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City planners present changes to make State Street safer

SALT LAKE CITY, Utah – A 5-mile stretch of State Street, beginning at the intersection of South Temple, has long been an issue for residents and pedestrians in that area. Monday night, city planners and residents met to talk about change and how to make the area safer.

On any given day, State Street is a heavily traveled highway and bustling thoroughfare for both pedestrians and motorists. According to statistics provided by the city, 14,000 people make their home along the 5-mile stretch. During the week, more than 50,000 people work in the same area. According to a UDOT study spanning seven years, they documented more than 1,200 traffic-related injuries and 14 fatalities, half of those deaths involved pedestrians.

“We need to understand that this is both a regional street managed by UDOT, which is a state facility, but it is also serving a lot of our populations,” said Molly Robinson with Salt Lake City Planning.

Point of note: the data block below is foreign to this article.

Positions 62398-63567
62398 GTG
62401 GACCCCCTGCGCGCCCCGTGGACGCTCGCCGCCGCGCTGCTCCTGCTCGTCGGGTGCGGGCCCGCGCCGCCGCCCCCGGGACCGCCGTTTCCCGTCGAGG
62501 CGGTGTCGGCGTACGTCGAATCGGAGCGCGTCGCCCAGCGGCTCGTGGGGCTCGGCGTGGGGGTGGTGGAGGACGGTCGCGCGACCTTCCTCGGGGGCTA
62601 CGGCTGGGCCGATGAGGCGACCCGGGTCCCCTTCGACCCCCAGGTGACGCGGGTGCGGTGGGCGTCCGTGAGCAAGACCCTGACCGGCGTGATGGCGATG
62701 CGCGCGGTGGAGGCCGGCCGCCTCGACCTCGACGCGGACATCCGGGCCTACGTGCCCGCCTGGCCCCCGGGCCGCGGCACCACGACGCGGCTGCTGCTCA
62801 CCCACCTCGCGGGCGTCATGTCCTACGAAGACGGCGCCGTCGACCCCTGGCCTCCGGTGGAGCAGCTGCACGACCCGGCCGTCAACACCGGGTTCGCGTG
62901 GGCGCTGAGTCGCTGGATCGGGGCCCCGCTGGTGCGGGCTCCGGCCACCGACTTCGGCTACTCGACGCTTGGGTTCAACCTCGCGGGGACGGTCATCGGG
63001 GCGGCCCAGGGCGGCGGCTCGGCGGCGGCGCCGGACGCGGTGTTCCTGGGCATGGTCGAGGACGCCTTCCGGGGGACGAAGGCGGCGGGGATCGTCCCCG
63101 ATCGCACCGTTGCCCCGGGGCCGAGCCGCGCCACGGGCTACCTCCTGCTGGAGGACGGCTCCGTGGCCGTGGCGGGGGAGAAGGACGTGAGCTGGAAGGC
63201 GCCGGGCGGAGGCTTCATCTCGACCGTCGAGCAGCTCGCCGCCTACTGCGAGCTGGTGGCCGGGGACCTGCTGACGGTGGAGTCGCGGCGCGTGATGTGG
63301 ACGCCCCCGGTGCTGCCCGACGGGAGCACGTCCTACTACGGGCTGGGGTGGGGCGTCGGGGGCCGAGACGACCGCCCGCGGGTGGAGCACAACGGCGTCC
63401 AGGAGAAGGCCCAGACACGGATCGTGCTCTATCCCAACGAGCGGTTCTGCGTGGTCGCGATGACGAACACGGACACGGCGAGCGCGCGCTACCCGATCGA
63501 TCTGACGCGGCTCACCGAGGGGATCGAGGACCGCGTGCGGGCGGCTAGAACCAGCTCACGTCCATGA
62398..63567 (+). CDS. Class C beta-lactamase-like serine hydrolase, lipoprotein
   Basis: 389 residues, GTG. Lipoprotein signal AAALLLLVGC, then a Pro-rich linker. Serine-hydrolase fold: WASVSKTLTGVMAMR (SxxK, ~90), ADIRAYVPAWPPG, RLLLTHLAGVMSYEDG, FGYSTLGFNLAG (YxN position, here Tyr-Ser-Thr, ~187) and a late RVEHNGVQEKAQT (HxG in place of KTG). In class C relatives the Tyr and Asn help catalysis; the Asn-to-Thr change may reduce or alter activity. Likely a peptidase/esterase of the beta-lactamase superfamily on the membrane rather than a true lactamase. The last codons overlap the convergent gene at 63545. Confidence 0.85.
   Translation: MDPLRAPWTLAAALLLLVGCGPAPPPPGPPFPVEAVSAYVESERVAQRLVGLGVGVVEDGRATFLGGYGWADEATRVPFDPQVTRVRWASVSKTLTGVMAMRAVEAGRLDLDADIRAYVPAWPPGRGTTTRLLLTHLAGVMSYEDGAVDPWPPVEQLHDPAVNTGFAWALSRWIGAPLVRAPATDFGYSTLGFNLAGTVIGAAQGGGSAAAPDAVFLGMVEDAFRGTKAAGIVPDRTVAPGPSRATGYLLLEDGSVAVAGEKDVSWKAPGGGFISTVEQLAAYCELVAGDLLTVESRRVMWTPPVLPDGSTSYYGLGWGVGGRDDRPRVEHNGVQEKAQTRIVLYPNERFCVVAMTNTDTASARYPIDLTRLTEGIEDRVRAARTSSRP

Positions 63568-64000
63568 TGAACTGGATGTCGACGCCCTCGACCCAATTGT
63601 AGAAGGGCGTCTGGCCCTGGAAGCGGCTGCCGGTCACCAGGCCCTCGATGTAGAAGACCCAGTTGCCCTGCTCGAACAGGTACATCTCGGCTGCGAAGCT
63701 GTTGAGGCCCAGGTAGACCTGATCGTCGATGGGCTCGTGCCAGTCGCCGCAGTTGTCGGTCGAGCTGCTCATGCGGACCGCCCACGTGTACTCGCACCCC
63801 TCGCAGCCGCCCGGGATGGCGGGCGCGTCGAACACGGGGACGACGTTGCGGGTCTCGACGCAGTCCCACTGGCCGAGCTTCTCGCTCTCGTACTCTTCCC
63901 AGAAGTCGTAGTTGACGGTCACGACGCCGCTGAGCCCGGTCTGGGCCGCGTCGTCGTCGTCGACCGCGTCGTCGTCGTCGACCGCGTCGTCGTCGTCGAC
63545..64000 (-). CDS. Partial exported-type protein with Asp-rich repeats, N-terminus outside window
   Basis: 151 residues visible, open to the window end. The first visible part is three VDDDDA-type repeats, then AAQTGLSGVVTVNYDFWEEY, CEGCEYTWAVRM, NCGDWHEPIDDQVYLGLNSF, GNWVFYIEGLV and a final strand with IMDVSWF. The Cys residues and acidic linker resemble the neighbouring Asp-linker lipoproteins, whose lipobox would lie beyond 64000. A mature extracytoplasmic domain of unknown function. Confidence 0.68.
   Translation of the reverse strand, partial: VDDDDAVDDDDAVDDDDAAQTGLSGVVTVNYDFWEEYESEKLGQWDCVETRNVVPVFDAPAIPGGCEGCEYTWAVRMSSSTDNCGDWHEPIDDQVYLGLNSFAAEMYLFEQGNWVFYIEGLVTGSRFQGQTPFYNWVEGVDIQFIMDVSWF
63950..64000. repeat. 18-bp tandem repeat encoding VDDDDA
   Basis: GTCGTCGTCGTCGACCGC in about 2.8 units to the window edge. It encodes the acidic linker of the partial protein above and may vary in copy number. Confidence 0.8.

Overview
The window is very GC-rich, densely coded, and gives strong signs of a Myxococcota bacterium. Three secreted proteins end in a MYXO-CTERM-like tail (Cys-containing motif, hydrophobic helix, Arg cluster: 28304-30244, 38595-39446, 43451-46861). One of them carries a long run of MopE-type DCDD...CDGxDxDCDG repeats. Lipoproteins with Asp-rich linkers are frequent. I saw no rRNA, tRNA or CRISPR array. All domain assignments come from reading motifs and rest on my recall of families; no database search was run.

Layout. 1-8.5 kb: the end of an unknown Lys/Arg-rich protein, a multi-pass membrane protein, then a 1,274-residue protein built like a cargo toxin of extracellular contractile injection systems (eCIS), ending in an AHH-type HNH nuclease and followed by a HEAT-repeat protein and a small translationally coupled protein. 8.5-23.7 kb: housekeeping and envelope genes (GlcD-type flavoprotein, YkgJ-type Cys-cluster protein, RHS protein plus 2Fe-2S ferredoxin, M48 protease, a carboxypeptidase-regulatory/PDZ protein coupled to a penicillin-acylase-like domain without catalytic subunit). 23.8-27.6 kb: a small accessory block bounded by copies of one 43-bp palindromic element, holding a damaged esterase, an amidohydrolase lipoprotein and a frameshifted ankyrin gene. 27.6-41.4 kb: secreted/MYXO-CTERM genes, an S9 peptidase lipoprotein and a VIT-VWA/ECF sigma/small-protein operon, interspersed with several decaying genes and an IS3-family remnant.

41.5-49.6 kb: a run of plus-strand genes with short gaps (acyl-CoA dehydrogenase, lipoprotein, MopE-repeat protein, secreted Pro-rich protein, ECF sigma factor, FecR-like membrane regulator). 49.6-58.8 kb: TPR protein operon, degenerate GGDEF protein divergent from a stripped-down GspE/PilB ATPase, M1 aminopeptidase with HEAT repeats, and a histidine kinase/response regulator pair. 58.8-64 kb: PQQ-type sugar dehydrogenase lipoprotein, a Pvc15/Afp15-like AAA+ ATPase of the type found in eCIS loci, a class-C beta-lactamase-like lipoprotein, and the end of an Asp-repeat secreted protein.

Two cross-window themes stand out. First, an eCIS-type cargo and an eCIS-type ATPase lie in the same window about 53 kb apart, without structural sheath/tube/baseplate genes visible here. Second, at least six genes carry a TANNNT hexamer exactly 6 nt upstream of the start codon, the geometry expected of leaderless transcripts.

With growth in the area expected to continue, change is coming.

“Most people don’t think of dining on State Street, but we’re thinking of that as a long-term or short-term possibility,” Robinson said.

On Monday night, a room at Salt Lake Community College was filled with people dedicated to improvement along one of Utah’s first highways.

“I would like to see a walkable community and devalue the emphasis on cars and automotive,” resident, Andy Adelman said.

Project leaders presented plans to the public and asked for feedback.

“You know, start to get them excited about what the possibilities are on State Street today and for 20 years in the future,” Robinson said.

Some of the ideas presented include widening sidewalks, adding landscaping, medians, and repurposing one lane as a transit priority lane.

“I live here,” Adelman added. “This is my town, and I want to see the future of it be beautiful and successful.”

Projects managers hope to break ground on the project in the next couple of years, if lawmakers approve funding next session.

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